When shoppers make purchase decisions, brain imaging has revealed that a choice is made between the pleasure of purchasing and owning the item and the pain of spending the money. Researchers found that they could accurately predict shoppers’ purchase decisions by noting which area of the brain was more active when they considered a purchase (Knutson, Rick, Wimmer, Prelec, & Loewenstein, 2006). We explore this in much more detail in the book.

Advertising and Emotional Appeal

It’s not just retailers who are using emotion to influence your buying habits and purchasing decisions.

The vast majority of pharmaceutical advertising (95%) relies on some sort of emotional appeal (Frosch, Krueger, Hornik, Cronholm, & Barg, 2007). When people get ill, you might think that they’d be looking for the most up-to-date information to help diagnose their illness and choose the appropriate medication. This would likely include descriptions of symptoms, possible risk factors and probable causes. However, a review of pharmaceutical advertising (Frosch, Krueger, Hornik, Cronholm, & Barg, 2007) showed that:

  • 82% made some factual claim
  • 86% made rational arguments for product use
  • 26% described condition causes and risk factors l 25 percent described prevalence
  • 95% made some sort of emotional appeal
95% of pharmaceutical advertisements used an emotional appeal.

Incidentally, not one mentioned lifestyle change as an alternative to their products. The ads often framed medication use in terms of losing (58%) and regaining (85%) control over some aspect of life (Frosch et al., 2007).

Even the pills themselves have been “designed”, with studies linking the color of the pill to its perceived effectiveness. A survey of 12 studies found that stimulants worked better when colored red, orange, or yellow and that tranquilizers worked better when colored blue or green (de Craen, Roos, de Vries, & Kleijnen, 1996).

Marketers and advertisers in a number of industries clearly understand that emotions dominate decision making. It’s time that designers and UX professionals understand this as well.


Download the rest of Chapter 1

| back to top |

next: “4. Emotion Commands Attention and Affects Memory” >

Chapter 1 Excerpts

2. All Design is Emotional Design

Simple decisions rely on the emotional feedback provided by our feelings.

If your business involves competing in a market in which your customers have to choose between your product and similar products made by your competitors, consider this: individuals without the capacity for emotional response are unable to make even simple cognitive decisions such as what clothes to wear in the morning (Damasio, 1994). You’re required to make hundreds of seemingly inconsequential decisions each day, and simple emotional responses are likely the deciding factor in those decisions.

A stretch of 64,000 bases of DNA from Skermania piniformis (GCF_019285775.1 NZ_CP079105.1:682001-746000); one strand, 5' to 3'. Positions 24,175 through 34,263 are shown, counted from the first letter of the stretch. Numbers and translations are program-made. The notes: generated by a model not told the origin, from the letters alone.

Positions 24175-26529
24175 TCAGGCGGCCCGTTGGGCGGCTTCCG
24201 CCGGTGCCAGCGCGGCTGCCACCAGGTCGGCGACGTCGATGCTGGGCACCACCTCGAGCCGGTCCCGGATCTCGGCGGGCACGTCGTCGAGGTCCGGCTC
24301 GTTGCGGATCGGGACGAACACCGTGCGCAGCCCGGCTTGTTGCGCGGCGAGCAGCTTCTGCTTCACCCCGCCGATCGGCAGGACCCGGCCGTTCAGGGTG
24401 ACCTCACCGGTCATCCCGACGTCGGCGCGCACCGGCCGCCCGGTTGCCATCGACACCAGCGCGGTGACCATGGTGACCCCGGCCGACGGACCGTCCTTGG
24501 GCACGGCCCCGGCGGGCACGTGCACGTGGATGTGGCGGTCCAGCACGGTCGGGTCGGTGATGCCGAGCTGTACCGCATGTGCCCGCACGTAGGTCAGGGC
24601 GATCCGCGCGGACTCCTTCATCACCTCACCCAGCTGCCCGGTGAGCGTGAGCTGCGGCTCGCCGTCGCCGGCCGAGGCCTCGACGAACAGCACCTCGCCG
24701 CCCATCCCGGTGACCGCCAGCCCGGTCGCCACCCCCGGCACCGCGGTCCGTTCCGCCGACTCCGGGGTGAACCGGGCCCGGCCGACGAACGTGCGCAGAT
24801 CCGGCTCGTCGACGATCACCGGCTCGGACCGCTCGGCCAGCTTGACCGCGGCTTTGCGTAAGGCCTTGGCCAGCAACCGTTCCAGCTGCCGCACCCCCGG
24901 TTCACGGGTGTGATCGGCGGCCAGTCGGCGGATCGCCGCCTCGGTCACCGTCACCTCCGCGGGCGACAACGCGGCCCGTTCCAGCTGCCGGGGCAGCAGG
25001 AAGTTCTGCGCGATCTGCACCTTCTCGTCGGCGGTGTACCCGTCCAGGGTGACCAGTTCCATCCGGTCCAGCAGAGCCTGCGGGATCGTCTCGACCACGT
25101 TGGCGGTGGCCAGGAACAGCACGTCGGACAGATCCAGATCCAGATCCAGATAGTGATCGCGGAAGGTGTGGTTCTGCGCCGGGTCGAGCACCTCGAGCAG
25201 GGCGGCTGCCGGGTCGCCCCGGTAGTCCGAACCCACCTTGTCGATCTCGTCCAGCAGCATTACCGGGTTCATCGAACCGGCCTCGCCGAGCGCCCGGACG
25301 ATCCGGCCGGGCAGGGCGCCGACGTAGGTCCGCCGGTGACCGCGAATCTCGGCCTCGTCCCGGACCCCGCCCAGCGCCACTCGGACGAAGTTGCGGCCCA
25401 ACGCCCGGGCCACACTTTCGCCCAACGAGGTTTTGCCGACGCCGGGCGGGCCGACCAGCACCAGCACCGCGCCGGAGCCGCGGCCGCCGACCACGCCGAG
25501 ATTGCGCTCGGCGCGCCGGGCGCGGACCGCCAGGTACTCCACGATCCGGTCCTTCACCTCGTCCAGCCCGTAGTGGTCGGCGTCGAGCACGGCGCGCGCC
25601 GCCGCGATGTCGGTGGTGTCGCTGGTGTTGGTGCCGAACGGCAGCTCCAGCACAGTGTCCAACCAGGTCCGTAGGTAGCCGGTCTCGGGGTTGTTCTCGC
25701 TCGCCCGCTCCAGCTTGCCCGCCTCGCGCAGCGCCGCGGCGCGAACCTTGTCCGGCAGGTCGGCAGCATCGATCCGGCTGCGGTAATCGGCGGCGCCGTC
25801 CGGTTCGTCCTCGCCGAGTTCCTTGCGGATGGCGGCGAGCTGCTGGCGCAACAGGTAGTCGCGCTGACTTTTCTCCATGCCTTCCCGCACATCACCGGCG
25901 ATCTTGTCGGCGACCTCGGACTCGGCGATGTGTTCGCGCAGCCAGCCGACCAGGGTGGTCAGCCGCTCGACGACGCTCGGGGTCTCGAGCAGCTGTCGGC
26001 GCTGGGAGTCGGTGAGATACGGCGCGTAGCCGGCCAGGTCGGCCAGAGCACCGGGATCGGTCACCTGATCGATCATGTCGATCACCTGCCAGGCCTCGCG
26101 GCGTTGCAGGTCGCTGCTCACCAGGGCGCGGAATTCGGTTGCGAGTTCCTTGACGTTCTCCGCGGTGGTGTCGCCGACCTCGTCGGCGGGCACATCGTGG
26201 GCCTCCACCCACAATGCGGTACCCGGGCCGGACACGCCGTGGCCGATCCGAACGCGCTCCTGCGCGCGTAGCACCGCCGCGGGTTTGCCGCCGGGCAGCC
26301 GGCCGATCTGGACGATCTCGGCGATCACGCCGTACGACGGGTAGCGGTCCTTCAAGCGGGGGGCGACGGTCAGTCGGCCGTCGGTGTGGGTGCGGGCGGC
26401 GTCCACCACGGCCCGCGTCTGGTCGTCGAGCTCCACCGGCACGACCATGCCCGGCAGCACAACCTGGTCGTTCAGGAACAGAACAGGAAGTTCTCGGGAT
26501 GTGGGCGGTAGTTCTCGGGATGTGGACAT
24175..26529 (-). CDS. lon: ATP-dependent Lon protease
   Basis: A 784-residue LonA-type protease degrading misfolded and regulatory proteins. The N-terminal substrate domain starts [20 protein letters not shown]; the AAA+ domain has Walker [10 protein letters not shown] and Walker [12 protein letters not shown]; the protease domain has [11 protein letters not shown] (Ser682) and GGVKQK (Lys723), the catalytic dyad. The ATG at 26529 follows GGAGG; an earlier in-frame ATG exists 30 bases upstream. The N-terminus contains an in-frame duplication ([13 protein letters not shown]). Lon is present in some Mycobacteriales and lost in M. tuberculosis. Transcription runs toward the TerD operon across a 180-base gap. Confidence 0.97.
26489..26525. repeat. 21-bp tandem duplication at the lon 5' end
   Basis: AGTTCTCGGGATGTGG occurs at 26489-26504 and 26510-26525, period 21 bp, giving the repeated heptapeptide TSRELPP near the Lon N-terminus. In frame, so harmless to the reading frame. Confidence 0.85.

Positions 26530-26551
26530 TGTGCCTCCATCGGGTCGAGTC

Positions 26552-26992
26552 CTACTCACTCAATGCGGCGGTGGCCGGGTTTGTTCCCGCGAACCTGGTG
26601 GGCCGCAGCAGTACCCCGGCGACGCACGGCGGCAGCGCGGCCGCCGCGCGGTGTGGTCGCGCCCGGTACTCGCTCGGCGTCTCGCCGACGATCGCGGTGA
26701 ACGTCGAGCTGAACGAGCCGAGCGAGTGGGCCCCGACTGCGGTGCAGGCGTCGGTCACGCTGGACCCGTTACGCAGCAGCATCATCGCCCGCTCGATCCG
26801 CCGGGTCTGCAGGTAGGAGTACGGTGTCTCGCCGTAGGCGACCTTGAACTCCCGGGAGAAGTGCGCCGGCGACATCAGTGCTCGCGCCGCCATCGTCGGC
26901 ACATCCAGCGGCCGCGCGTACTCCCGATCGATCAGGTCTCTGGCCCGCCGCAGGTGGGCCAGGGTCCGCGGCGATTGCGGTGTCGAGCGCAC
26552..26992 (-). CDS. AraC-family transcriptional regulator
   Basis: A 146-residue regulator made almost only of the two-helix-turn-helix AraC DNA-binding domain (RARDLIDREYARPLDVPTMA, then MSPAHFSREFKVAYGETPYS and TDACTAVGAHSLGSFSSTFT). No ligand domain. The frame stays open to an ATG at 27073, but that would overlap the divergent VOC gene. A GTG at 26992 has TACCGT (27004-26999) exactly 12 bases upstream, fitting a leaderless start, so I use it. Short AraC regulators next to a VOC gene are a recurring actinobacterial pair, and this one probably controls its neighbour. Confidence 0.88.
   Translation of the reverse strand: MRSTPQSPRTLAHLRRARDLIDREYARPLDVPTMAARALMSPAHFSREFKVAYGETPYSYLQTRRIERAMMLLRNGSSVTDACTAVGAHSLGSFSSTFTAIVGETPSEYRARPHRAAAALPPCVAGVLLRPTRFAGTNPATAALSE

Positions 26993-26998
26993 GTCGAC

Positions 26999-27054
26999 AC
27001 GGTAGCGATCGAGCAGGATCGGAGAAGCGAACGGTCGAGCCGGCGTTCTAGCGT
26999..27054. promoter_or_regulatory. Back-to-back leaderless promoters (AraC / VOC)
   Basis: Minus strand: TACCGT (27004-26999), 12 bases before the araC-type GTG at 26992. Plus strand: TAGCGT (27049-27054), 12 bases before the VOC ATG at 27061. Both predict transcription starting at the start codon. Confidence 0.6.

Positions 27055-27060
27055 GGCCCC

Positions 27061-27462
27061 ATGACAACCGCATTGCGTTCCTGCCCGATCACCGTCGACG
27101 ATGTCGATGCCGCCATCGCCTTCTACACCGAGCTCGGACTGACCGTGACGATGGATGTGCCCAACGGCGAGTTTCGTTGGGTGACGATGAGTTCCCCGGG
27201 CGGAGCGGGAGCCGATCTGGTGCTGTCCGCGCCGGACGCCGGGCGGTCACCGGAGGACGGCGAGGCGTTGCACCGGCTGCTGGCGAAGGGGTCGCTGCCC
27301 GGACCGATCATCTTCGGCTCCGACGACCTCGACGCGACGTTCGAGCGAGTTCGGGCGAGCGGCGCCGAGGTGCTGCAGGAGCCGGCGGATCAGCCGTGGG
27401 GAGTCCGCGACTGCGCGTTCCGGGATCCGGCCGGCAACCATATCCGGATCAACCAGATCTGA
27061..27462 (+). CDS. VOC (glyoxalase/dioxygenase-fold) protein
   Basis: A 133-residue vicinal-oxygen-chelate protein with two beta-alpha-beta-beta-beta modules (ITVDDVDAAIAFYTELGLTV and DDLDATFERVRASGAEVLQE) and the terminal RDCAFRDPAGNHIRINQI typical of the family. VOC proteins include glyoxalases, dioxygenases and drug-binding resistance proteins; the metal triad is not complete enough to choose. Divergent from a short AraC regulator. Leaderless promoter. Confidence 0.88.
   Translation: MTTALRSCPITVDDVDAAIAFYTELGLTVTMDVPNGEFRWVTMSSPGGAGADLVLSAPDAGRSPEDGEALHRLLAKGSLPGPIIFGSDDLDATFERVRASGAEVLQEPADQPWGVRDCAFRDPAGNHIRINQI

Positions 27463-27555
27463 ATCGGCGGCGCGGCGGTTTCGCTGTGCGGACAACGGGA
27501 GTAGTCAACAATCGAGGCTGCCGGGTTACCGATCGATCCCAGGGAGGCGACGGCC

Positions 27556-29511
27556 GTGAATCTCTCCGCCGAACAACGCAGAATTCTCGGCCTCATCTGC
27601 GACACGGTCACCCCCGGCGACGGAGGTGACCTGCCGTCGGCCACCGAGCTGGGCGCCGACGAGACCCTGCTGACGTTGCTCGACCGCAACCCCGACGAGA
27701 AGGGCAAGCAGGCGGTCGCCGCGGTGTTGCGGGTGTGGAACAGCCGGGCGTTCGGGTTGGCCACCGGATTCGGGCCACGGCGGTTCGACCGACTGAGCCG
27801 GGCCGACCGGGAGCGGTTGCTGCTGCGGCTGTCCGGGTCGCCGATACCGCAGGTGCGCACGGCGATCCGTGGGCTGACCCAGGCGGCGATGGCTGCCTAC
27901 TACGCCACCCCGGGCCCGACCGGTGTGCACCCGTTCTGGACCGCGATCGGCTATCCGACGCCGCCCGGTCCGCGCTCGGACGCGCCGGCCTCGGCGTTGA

Emotional design is not some rare or sacred thing—it’s all around us.

Professionals in a large number of industries are now realizing the importance of considering their customers’ emotional responses. Security professionals have now realized that they are providing not only actual security but also the feeling or perception of security (Schneier, 2008).

Video games are designed with your emotions in mind.

Kinect Star Wars

Companies that make the latest video games have recognized that emotional engagement is the real reason that games become hits (Kohler, 2008). One of the results of this is that games have become more cinematic, with multiple characters, frequent scene changes, and epic story lines.

Other gaming companies are focusing on incorporating players’ emotional states into gameplay by monitoring their physiology. Journey to the Wild Divine: The Passage is a video game that uses biofeedback to monitor emotional arousal by measuring heart rate and skin conductance (, 2011). Movement through the game is dependent on the player’s ability to regulate his or her arousal levels. Some levels require players to relax themselves and others require the players to increase their energy.

All design is emotional design.

With continuing advances in technology and increasing understanding of the psychology and physiology of affective states, interest in emotion is growing because it makes for good business. Emotional design is not some rare or sacred thing — it’s all around us.

 “3. Emotion Dominates Decision-Making” >


Download the rest of Chapter 1

| back to top |

Chapter 1 Excerpts

1. Emotion is Experience

We receive information about the world from our senses.

Because we don’t have the attention required to process and interpret all the information we receive each day, a lot of the information we encounter is simply screened out (Davenport & Beck, 2001). Our brains then process and interpret the information that has actually made it into our heads. This information is represented and compared to the information we already know.

The information you take in informs your mental model or “map” of the world and reality.

Social Gamer Mental Map

Because no one can be exposed to everything, everyone’s map is incomplete. No single person’s map can possibly encompass “all” of reality. This inherent limitation naturally leads to some heated debates between people with different “maps” about the nature of existence, god and a number of other interesting questions that we won’t attempt to address here.

But let’s back up for a minute. What is it that keeps information from being ignored or screened out in the first place? What is it that selects the information that actually gets into our brains and becomes part of our mental models of reality? Attention selects relevant information by focusing on it and deletes information that’s considered irrelevant by simply ignoring it.

Emotion is the energy that drives and directs attention.

Emotions and other affective states like moods, sentiments and personality traits influence every aspect of our interactions with brands, products, and websites (Forlizzi & Battarbee, 2004). This includes our intentions, our plans, and any feedback on whether we achieve success. Our plans are our internal representations of sequences of events, actions, and consequences. Plans provide a link between the goals we envision in our minds and the actual realization of those goals in the physical world.

Affective states run the range from short-term emotions to long-term personality traits.

In this way, affective states act as continuously shifting influences that are always altering perception and triggering the mental processes that lead to behavior. In emotion research circles, this influence is called “emotional affect” (Russell, 1980).

Emotional affect can be envisioned as a lens that constantly colors our realities.

This lens is so pervasive and ubiquitous that it’s easy to forget that it’s there, unless our emotions become intense enough to demand and divert our attention. The color and focus of the lens may change depending on the quality of the emotions we’re experiencing, but the lens is always there, subtly influencing how we see the world. We explore the effects of emotional affect in more detail in Chapter 2 of the book.

next: “2. All Design is Emotional Design” >


Download the rest of Chapter 1

| back to top |

Skip to content